The bank’s reserve ratio now drops to 0/20 = .0000. That’s bound to be below the reserve ratio required by regulators and in any event is very dangerous for the bank. What to do? To manage this liquidity problem, bankers will increase reserves by the least expensive means at their disposal. That almost certainly will not entail selling off real estate or calling in or selling loans. Real estate takes a long time to sell, but, more importantly, the bank needs it to conduct business! Calling in loans (not renewing them as they come due and literally calling in any that happen to have a call feature) will likely antagonize borrowers. (Loans can also be sold to other lenders, but they may not pay much for them because adverse selection is high. Banks that sell loans have an incentive to sell off the ones to the worst borrowers. If a bank reduces that risk by promising to buy back any loans that default, that bank risks losing the borrower’s future business.) The bank might be willing to sell its securities, which are also called secondary reserves for a reason. If the bankers decide that is the best path, the balance sheet will look like this:

Big Apple Bank Balance Sheet (Millions USD)
Assets Liabilities
Reserves $10 Transaction deposits $20
Securities $0 Nontransaction deposits $55
Loans $70 Borrowings $5
Other assets $10 Capital $10
Totals $90 $90

The reserve ratio is now .5000, which is high but prudent if the bank’s managers believe that more net deposit outflows are likely. Excess reserves are insurance against further outflows, but keeping them is costly because the bank is no longer earning interest on the $10 million of securities it sold. Of course, the bank could sell just, say, $2, $3, or $4 million of securities if it thought the net deposit outflow was likely to stop.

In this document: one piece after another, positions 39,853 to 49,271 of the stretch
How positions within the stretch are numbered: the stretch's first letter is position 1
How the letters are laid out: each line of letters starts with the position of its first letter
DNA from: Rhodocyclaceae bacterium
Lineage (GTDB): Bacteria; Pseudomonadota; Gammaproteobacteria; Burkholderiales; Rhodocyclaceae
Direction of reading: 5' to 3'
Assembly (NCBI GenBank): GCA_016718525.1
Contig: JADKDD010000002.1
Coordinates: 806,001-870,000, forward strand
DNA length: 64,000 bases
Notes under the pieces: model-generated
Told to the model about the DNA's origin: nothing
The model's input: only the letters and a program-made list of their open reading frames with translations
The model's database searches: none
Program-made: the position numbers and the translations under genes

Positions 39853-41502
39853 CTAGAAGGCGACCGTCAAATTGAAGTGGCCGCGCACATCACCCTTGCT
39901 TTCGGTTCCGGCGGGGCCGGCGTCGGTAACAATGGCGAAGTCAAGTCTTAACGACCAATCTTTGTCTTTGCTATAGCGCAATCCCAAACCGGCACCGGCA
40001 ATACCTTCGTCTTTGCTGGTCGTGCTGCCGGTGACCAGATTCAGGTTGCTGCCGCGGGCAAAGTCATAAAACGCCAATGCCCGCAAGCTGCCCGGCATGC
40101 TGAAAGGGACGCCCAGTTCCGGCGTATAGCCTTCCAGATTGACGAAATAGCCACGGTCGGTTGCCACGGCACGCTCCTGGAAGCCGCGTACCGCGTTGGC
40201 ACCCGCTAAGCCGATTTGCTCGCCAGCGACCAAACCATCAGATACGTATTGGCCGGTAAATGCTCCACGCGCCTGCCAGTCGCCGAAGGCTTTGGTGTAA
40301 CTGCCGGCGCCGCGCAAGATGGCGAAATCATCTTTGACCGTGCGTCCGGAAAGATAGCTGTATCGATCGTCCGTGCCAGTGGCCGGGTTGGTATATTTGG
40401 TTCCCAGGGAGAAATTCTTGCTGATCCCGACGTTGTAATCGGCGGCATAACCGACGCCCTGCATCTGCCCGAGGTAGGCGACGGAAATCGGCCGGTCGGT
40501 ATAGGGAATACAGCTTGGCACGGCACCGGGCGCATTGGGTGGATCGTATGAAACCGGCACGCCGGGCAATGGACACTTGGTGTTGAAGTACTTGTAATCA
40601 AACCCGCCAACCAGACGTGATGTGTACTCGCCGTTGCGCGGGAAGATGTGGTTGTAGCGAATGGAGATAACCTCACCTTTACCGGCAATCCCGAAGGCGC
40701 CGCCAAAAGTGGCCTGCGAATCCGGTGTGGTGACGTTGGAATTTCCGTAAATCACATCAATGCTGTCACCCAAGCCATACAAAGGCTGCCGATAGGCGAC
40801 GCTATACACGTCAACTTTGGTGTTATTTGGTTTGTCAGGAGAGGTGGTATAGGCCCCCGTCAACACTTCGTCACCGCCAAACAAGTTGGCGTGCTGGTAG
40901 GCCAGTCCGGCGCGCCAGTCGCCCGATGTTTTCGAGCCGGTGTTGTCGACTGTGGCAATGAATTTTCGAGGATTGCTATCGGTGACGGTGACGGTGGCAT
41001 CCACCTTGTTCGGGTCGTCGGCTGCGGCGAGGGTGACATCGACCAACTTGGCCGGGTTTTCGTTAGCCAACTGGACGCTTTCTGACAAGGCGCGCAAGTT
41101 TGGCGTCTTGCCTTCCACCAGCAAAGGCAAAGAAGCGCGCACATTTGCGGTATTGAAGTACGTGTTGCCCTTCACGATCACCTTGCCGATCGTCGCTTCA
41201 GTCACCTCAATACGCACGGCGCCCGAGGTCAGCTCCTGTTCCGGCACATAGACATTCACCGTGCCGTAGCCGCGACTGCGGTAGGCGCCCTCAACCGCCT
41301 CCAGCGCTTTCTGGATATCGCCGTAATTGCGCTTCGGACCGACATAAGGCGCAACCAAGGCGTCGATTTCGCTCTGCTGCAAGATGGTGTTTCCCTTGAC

The bankers might also decide to try to lure depositors back by offering a higher rate of interest, lower fees, and/or better service. That might take some time, though, so in the meantime they might decide to borrow $5 million from the Fed or from other banks in the federal funds market. In that case, the bank’s balance sheet would change to the following:

Big Apple Bank Balance Sheet (Millions USD)
Assets Liabilities
Reserves $5 Transaction deposits $20
Securities $10 Nontransaction deposits $55
Loans $70 Borrowings $10
Other assets $10 Capital $10
Totals $95 $95

Notice how changes in liabilities drive the bank’s size, which shrank from $100 to $90 million when deposits shrank, which stayed the same size when assets were manipulated, but which grew when $5 million was borrowed. That is why a bank’s liabilities are sometimes called its “sources of funds.”

Now try your hand at liquidity management in the exercises.

Exercises

Manage the liquidity of the Timberlake Bank given the following scenarios. The legal reserve requirement is 5 percent. Use this initial balance sheet to answer each question:

Timberlake Bank Balance Sheet (Millions USD)
Assets Liabilities
Reserves $5 Transaction deposits $100
Securities $10 Nontransaction deposits $250
Loans $385 Borrowings $50
Other assets $100 Capital $100
Totals $500 $500
  1. Deposits outflows of $3.5 and inflows of $3.5.

  2. Deposit outflows of $4.2 and inflows of $5.8.

  3. Deposit outflows of $3.7 and inflows of $0.2.

  4. A large depositor says that she needs $1.5 million from her checking account, but just for two days. Otherwise, net outflows are expected to be about zero.

  5. Net transaction deposit outflows are zero, but there is a $5 million net outflow from nontransaction deposits.

Asset management entails the usual trade-off between risk and return. Bankers want to make safe, high-interest rate loans but, of course, few of those are to be found. So they must choose between giving up some interest or suffering higher default rates. Bankers must also be careful to diversify, to make loans to a variety of different types of borrowers, preferably in different geographic regions. That is because sometimes entire sectors or regions go bust and the bank will too if most of its loans were made in a depressed region or to the struggling group. Finally, bankers must bear in mind that they need some secondary reserves, some assets that can be quickly and cheaply sold to bolster reserves if need be.